Tuesday, 30 August 2011

The Usage of a Word, and the Witnessing of Lives Saved

I've been on twitter a fair bit this weekend, something I feel I can share with you, partly because I have deleted all spam accounts which were following us, which left me with a rather loathsome feeling of smugness, which has now fortunately left me.  But more importantly one of our tweets ended up in an ecotourism Google, alert which made me feel as though we're doing something of worth, in a very modest way.  

Anyway while tweeting, I saw how often the word traveller is used by people as term for a cool, independent (one L for our American cousins of course).  The word tourist would appear to have too many negative connotations for most people, the word conjures up mental images of feckless, camera-laden morons walking gormlessly around oversubscribed tourist hotspots looking for somewhere to have lunch.  

While the word traveller on the other hand, brings to mind people of intelligence understanding their surroundings, interacting on an equal footing on those around them, wherever they are.  A traveller is thought of as someone who can blend into their surroundings effortlessly, who isn't governed by schedules and who is knowledgeable about the places they visit.  

Many westerners who do travel, will have their own stories, in fact they may have, that many will have become oft repeated tales, about near misses and close calls, and some of them will have come close to death.  But I'm sure almost all their travels were undertaken as part of their own choice, not from pure desperation.  So with that in mind I want to expound the need to widen meaning of the word traveller.  

Prior to going out this last Friday evening I was watching Channel 4 news (the best television news by far in the UK) and there was a report from Tripoli.  The correspondent* had happened into a group of rebels who had found a group of black Africans.  The rebels claimed the men were mercenaries who had been fighting for Gaddafi.  The captives were in a state of shock, the fear on the mens faces was palpable.  Their eyes had that look of distance, desperate, unable to see a way out of their situation and the exhaustion of being in a heightened state of terror for a long time.  The men pleaded their innocence as best they could while not resisting the manhandling of their angry captors.  The men claimed to be passing through Libya and had just been trying to get across the Mediterranean and into Europe in the hope of finding work.  The rebels where convinced the men were mercenaries, who had been fighting for Gaddafi.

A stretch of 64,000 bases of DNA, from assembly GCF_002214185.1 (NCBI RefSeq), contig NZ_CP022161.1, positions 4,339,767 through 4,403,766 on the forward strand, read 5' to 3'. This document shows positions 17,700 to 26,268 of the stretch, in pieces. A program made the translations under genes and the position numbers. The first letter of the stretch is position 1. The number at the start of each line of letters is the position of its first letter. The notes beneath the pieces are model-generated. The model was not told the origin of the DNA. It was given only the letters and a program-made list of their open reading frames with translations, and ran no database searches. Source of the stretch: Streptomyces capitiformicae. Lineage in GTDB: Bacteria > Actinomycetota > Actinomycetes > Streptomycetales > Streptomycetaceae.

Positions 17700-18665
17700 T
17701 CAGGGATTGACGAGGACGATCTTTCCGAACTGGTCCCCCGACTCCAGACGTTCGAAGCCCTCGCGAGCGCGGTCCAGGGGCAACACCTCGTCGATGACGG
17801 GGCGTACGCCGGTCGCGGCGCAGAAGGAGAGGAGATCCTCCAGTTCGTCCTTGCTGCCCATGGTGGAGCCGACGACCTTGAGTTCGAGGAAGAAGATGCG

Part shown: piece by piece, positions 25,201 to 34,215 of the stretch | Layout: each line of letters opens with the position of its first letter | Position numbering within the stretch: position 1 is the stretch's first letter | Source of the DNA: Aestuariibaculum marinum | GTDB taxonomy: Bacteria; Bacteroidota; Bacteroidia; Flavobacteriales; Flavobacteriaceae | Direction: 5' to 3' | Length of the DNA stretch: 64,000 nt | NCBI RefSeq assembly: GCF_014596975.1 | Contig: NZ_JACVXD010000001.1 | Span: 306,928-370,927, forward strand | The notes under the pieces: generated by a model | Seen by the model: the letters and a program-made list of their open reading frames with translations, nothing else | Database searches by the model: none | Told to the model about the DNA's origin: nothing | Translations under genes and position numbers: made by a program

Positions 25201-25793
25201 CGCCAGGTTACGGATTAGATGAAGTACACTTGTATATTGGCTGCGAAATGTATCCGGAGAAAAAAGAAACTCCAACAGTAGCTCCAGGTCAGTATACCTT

The prisoners whispered and pleaded with the correspondent not to leave them, convinced they would be shot as soon as the correspondent left.  The correspondent said he would stay with the men, so that nothing would happen to them.  While the correspondent spoke to one of the prisoners the man asked if the correspondent could convince the rebels to let one of the men to take their captors to see the women the men were travelling with, who were taking refuge nearby.  After a brief conversation with the correspondent the rebels were convinced the men were not mercenaries, the men were released, given water and sent on their way.  

What has happened to those men since then, is anyone's guess.  Will they make it across the Mediterranean, are they now in the hands of new rebel group who are less inclined to believe them, who can say.  I hope they get somewhere safe, where they don't live in fear and are not exploited.  But this briefest of glimpses of these men's lives made me think they aren't just "migrants", a 'catch all' dehumanising term, but these men were travellers, on a journey.  Risking all they had, in the name of hope.  

So I appeal in a wider context to have the word traveller broadened back to include those who travel for reasons of utter necessity, not just to take time from their busy schedules to have experiences, or to brighten up a cut and dried career progression.  A traveller in the past often meant someone without much in the way of possessions and sometimes, someone in often in desperate need of help. I think one reason, many cultures offer the traveller hospitality, is perhaps the knowledge that they, one day may well be in far from home and in need of help themselves.  

*The correspondents name is Alex Thompson.  

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